Album: Pure Heroine
One of the upcoming artists of 2013, Lorde (real name Ella Yelich-O’Connor), has released her debut album Pure Heroine after the single ‘Royals’ exploded onto the charts.
The opening song of the album ‘Tennis Court’ instantly grabs your attention with its catchy beat. The following songs such as ‘400 Lux’ and ‘Ribs’ capture a similar effect to the listener. Halfway through the album, the tone becomes more sombre and refined. This is seen especially in ‘Buzzcut Season’, ‘Glory and Gore’, and ‘White Teeth Teens.’
Lorde’s musical style is vibrant and fresh without being over the top. Her voice has simplistic beauty, similar to Lana Del Rey or Eliza Doolittle. Yet, her vocals are distinctly hers. Perhaps the only fault with Pure Heroine is the kind of lull that occurs halfway through, with somewhat more forgettable songs than the first half of the album.
Overall, Pure Heroine is a delight to listen to and Lorde has great potential to be even bigger and better than she is right now.
Final word: This Queen Bee is just getting started
Artist: Lady Gaga
ARTPOP is a title bearing much weight, but despite the lousy and numerous artistic statements, ARTPOP thankfully disregards the ‘ART’ and goes gung-ho for ‘POP’. Gaga is not holding back with each song easily mixing about two climaxes and five hooks. It’s a sonic adventure that can leave you a little exhausted. Stand out tunes are the paired back ones. ‘Gypsy’ gently balances 80s Techno with Disney Princess glamour and ‘Dope’, an emotionally revealing ballad, is something fans will skip to when they want to feel closer to their idol.
There is something deliciously self-indulgent about Gaga’s refusal to hold back and there are plenty of tricks here that pull you right in. ‘MANiCURE’ manages to smash together the best sounds of Goldfrapp while ‘Swine’ may be the most original song she’s done in years. There are plenty of the typical Gaga musical references too. Prince and Bowie both get a sonic cameo on ‘Sexxx Dreams’ and ‘Venus’ respectively. What’s most noticeable however, is Gaga’s penchant for self-reference. Throughout ARTPOP, Gaga repeatedly dives into her own toolbox, reusing and re-appropriating the hooks and gimmicks that made her famous. G.U.Y is the closest we’ll ever get to ‘Poker Face’ again while ‘Aura’ even reuses the ‘RA RA RA’ of ‘Bad Romance’ and ‘Judas’.
Final word: Just hold back your applause a little bit
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Artist: Katy Perry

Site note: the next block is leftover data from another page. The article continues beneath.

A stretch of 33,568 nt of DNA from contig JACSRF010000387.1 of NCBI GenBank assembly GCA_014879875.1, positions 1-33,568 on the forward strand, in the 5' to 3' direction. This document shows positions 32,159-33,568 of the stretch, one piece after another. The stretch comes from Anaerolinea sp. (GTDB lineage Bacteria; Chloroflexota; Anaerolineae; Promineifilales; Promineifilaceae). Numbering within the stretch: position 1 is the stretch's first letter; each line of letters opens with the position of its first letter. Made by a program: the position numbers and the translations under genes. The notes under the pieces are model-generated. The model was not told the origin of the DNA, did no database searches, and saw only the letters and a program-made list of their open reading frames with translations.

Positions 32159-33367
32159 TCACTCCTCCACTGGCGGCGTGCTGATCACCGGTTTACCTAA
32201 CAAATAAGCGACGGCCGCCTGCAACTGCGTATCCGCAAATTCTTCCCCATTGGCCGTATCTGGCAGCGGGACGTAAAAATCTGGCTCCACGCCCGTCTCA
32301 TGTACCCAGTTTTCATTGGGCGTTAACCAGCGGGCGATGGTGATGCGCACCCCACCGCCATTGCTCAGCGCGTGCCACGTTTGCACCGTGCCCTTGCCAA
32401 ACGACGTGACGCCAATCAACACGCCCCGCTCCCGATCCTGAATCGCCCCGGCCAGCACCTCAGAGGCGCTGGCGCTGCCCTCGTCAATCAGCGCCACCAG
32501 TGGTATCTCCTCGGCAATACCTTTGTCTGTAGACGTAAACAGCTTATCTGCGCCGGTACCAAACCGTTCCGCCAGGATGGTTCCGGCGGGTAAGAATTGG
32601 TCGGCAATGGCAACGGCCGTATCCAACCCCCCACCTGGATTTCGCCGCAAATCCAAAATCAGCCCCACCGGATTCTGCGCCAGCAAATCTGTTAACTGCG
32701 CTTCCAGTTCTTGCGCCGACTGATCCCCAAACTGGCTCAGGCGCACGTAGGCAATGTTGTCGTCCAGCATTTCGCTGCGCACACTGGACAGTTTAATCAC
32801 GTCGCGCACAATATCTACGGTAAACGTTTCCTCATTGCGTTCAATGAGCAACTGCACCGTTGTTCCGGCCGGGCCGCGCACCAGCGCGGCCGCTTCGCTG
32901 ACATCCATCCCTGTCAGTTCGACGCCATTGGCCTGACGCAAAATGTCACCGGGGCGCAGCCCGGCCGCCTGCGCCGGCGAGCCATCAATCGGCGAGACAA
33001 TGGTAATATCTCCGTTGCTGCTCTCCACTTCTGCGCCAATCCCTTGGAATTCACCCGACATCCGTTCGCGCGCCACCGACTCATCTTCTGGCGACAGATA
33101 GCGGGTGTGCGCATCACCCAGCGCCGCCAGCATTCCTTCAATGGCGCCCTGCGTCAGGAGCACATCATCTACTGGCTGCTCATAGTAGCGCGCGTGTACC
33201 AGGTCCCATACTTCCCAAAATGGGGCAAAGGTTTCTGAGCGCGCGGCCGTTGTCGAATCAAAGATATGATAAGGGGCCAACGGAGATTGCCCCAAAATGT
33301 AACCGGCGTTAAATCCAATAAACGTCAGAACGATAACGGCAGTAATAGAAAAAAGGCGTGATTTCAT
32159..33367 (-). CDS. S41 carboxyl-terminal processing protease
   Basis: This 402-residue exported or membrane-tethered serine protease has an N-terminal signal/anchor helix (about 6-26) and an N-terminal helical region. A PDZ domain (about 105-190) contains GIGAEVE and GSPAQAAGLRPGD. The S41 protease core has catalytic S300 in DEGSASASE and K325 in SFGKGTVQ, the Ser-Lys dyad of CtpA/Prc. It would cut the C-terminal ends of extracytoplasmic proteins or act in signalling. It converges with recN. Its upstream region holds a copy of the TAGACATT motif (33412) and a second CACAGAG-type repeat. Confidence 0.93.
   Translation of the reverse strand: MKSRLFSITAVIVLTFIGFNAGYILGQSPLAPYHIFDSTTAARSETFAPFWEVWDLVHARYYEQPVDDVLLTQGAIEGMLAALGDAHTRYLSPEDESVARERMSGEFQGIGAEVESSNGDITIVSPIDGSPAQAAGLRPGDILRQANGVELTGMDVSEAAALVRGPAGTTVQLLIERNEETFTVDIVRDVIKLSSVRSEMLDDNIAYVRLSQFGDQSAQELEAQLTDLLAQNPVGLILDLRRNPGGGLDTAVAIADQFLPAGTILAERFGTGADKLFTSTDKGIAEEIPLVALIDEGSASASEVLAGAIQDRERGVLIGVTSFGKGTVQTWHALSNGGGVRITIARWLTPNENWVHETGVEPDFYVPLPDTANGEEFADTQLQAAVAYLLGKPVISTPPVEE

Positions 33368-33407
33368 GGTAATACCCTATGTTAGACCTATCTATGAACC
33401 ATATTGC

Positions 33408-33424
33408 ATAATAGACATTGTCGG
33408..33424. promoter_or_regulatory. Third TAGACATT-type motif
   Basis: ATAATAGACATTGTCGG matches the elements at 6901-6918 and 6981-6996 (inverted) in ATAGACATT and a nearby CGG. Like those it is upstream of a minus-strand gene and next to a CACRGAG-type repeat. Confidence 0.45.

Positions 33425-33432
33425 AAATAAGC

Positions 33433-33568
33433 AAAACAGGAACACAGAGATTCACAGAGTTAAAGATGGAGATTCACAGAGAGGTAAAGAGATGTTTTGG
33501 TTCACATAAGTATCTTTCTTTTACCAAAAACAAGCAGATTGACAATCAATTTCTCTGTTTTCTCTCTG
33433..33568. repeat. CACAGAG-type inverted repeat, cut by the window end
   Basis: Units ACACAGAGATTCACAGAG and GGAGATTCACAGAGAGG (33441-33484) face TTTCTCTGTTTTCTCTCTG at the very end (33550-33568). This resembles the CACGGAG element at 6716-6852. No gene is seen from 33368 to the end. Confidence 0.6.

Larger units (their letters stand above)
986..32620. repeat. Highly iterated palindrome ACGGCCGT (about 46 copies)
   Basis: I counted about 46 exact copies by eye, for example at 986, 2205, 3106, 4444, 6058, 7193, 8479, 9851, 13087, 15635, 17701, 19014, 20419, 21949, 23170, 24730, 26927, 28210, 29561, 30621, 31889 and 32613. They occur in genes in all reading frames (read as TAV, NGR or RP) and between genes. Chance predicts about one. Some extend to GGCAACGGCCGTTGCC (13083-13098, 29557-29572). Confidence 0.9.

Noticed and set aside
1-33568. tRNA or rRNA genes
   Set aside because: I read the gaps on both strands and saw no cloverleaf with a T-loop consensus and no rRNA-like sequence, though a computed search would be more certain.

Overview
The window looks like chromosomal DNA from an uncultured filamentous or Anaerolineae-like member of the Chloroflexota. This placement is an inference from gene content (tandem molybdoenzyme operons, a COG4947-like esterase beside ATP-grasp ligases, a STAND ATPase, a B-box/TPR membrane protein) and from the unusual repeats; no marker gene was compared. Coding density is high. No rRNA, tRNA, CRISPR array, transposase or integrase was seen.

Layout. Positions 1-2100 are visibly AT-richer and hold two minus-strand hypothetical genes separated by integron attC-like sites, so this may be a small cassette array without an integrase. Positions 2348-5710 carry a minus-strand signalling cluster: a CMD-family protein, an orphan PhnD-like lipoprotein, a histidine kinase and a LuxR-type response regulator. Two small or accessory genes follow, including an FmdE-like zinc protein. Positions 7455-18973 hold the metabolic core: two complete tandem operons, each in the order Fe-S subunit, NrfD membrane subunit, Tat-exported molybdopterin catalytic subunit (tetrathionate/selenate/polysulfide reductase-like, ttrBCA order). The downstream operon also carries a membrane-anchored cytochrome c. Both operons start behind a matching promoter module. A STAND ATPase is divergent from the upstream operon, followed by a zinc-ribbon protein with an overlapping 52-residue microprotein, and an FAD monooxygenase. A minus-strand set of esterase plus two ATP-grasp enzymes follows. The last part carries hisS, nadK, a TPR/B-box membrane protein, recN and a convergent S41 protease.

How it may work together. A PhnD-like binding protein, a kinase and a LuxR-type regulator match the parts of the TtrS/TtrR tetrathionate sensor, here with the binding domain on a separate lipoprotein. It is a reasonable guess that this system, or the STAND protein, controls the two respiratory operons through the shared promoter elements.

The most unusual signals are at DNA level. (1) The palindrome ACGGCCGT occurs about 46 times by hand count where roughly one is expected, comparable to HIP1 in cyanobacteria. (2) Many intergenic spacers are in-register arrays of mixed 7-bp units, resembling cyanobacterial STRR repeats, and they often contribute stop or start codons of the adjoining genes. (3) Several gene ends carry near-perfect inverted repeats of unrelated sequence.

In 2008 scandal danced its way up the charts, Katy Perry kissed a girl and she liked it however she showed that she wasn’t a one hit wonder with her sophomore release. Now 29, Prism marks her maturing. The ‘handbag swinging’ classics are still there, keeping the element of fun for the ‘hunz’ there, especially with ‘Birthday’, laced with disco beats. That and synth is is all over the shop, and with the revival of 90s dance pinned on ‘Walking on Air’.
In total this is Perry’s third album, and is showing with it she’s an adult now, and having seemingly seen it all, she’s on top. Obviously I wouldn’t say that and not mention the lead single, ‘Roar’ which shows more than Katy’s love of ‘Survivor’. At the end of the day this album, to me at least, has been put together with elements of everything that was popular this year and Perry has definitely delivered to her audience. Except ‘International Smile’ which sounds like the theme song for a Sarah Jessica Parker film on how great she is.
Final Word: I didn’t kiss a girl but I kinda liked it
Artist: dan le sac vs Scroobius Pip
Album: Repent Replenish Repeat
“I ain’t shouting at ya, I’m shouting to ya.” And so begins the opening verse of, Repent Replenish Repeat, summing up the tone of Dan Le Sac Vs Scroobius Pip’s third album as a powerful roar that hurls forth self-assertion like the cover art’s lion and bear. This first collaboration since 2010 marks a reunion perhaps intensified by the hip hop/spoken word duo’s refinement of their individual skills with solo albums. It certainly feels more focused and honed despite the occasional lack of continuity between the songs. After the industrial, bittersweet Stunner comes Nightbus Sleepers, in which the excesses and escapes of urban nightlife are compelling observed. Gold Teeth is perhaps the most accessible track of the album, with Pip’s funny, fierce lyrics targeting the shallowness of hip hop’s bling-clad knights in shining Armani against a growling dubstep backdrop. Stiff Upper Lip too feels like a development of the political aggression seen in Pip’s solo album, while Le Sac comes into his strengths of both subtlety and force with Terminal, a spoken word account of a stranger’s final hours punctuated with a soft synth ambience which never threatens to overload the fleeting yet emotional fragments of the song’s focus.
Final Word: Rrinse, Listen, Repeat